Whether you prefer an espresso to a piccolo, two sugars to an equal or instant to barista made - the delicate flavours within each cup of coffee hold an intriguing story.
This captivatingly rich obsession, consumed over 2.2 billion times per day, is the product of an inherently complex and dynamic process.
Purposefully blended with beans from around the world: sewn, grown, picked, dried, sold, shipped, roasted, blended, bought and finally poured, each cherry has passed through more hands than the loose change in your wallet.
Renowned for his premium quality specialty coffee, found in over 100 cafés throughout the Sunshine Coast and across Australia, Tim Adams of Tim Adams Specialty Coffee understands the journey from ‘crop to cup’ firsthand.
“For me, it’s about getting off my arse and actually visiting coffee origin countries and making those connections with farmers so that we know that we are doing things correctly,” Tim says.
Tim and his wife Katie Adams also co-own the popular Caloundra Café Lamkin Lane and the roasting company Pedro and Grizz with business partners James and Angela Pedrazzini.
Co-owner of Lamkin Lane and lead roaster of Pedro and Grizz, James Pedrazzini says that travelling to origin reaffirmed his beliefs as to why their businesses emphasise sustainability and traceability through relationships.
“It is like turning up the volume on all of the things that you thought you knew,” James says.
“I’ve been banging on about how people don’t realise the extent of the process to get that 20 grams of coffee into your cup, but after going to origin I am realising that I didn’t even get it - it’s almost inexplicable without experiencing it yourself.”
With 90% of the world’s coffee sourced from developing nations, exploitative labour practices and the inequitable access to international accreditation are a common concern for coffee farmers.
This means that already vulnerable farmers are forced to sell their coffee beans into the local market for incredibly low prices and are unable to reinvest in pre-harvest activities.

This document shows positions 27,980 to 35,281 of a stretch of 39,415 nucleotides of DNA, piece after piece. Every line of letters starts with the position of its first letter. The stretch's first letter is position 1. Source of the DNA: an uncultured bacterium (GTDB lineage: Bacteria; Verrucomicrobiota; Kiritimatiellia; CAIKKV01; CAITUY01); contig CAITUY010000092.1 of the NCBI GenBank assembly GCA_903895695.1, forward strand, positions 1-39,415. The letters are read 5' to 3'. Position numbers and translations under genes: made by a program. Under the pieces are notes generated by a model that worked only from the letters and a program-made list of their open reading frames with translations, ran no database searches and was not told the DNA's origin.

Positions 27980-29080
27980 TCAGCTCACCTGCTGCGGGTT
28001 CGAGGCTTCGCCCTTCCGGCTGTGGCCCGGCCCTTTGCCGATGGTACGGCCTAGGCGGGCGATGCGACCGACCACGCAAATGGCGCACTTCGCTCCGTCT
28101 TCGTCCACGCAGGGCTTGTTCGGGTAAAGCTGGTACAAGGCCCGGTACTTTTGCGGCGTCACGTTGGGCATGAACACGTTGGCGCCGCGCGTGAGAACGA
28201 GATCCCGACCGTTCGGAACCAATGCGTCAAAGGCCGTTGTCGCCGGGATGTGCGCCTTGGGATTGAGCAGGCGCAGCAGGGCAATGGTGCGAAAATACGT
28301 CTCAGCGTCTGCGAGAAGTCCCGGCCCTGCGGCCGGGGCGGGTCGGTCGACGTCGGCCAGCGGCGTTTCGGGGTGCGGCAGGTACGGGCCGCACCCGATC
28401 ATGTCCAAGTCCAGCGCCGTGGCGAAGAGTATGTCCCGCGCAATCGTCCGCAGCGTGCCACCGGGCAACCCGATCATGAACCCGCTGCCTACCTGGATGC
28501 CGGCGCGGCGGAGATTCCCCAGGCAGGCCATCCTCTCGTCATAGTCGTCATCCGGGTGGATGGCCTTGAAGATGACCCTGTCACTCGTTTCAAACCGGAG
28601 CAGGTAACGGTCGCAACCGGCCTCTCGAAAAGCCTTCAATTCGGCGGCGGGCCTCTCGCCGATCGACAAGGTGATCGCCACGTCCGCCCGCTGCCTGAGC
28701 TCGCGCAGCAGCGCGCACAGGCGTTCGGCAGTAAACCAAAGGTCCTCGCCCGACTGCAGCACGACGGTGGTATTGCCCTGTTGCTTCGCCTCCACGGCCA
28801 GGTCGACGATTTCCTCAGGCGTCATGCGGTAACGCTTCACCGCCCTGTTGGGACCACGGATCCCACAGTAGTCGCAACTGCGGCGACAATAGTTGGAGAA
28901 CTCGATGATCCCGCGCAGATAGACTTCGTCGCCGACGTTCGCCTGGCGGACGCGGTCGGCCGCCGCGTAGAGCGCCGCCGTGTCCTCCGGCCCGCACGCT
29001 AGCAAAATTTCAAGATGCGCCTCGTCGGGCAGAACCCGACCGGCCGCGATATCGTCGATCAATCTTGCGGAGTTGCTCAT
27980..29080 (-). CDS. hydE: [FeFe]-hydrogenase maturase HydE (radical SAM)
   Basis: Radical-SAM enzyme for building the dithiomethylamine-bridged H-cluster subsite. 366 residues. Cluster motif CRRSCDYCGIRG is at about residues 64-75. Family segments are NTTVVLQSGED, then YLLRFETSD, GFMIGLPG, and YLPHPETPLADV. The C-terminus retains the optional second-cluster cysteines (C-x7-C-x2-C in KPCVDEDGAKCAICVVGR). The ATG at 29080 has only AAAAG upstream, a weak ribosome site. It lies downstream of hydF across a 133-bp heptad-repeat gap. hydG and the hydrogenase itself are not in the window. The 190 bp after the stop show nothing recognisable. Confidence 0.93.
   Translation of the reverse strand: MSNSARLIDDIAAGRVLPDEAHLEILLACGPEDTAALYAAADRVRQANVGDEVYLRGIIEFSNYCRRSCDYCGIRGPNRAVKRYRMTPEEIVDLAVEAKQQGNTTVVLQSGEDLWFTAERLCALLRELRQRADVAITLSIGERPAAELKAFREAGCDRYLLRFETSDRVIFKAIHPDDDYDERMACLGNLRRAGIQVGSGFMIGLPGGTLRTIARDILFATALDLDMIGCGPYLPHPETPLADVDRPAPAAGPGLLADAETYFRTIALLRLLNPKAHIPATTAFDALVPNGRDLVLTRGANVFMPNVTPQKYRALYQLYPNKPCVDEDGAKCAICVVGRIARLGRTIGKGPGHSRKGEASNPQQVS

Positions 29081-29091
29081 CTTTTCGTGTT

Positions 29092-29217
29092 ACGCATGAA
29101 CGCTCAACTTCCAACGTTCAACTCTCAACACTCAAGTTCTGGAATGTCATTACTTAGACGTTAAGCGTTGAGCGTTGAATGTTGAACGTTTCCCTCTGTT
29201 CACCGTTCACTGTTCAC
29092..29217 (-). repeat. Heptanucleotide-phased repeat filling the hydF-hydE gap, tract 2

Essentially, this binds these farms into an unsustainable cycle of disadvantage.
In 2015 Tim founded the ‘Chapola Project’, with three other roasters, to further develop the capacity of disadvantaged coffee farmers and to assist them in acquiring higher prices for their product.
Donating $2 per kilo from the ‘Chapola’ blend, $1 per kilo from other blends and paying a premium for sustainable coffee, Tim says that the project has contributed nearly AU$60,000 to origin farms.
Although permanently over-caffeinated and still beaming from their latest trip to Honduras, it is clear that Tim is genuinely excited about the project’s latest development.
“Within the next month (September 2018) James and I will be finalising the purchase of a coffee farm in Honduras,” Tim says.
“We are partnering with local coffee farm owners, the Lanza family, to help them maintain the farm and educate local coffee producers.
“It will then become a training platform for Baristas that I’m connected with to have somewhere to go and be educated about coffee.”
Tim’s affinity for coffee has been repeatedly validated over the years through competition, securing the Queensland’s top Barista title on three occasions and being named Australian Barista Champion in 2009.
The national credibility these titles come with gave Tim and his wife Katie an ideal launchpad for Tim Adams Specialty coffee in 2010 which held a clear emphasis on sustainability, education and traceability from these early beginnings.
“When I first entered this industry in 2004 there wasn’t a lot of this happening,” Tim says.
“Whereas now, it is very much expected, you should be able to walk into most coffee shops and know what’s in the blend, be able to visit the websites and trace back all the farms and get all of the details and information you need.”
Tim Adams produces six masterfully roasted blends from their Warana Roastery sourced from PNG, Ethiopia, Honduras, Kenya, Nicaragua, Panama, El Salvador, India, Colombia, Brazil and Peru.
Without a sales team, the coffee wholesaler has experienced significant organic growth since 2010 which he attributes to quality assurance and customer satisfaction.
“It’s been word of mouth and brand awareness and quality awareness and doing the right thing by our customers, that’s huge and that’s how we’ve grown,” Tim says.
It is clear however, that Tim is not driven by the commercial viability of his product but an honest desire to give back to origin communities and to improve the coffee industry from within.
“I’ve used the business to help educate the market on specialty, I’ve helped educate the market on quality and now it’s all about how I can support the farmers from the countries that we buy off better,” Tim says.
Learn more about Tim’s crop to cup approach here www.timadams.net.au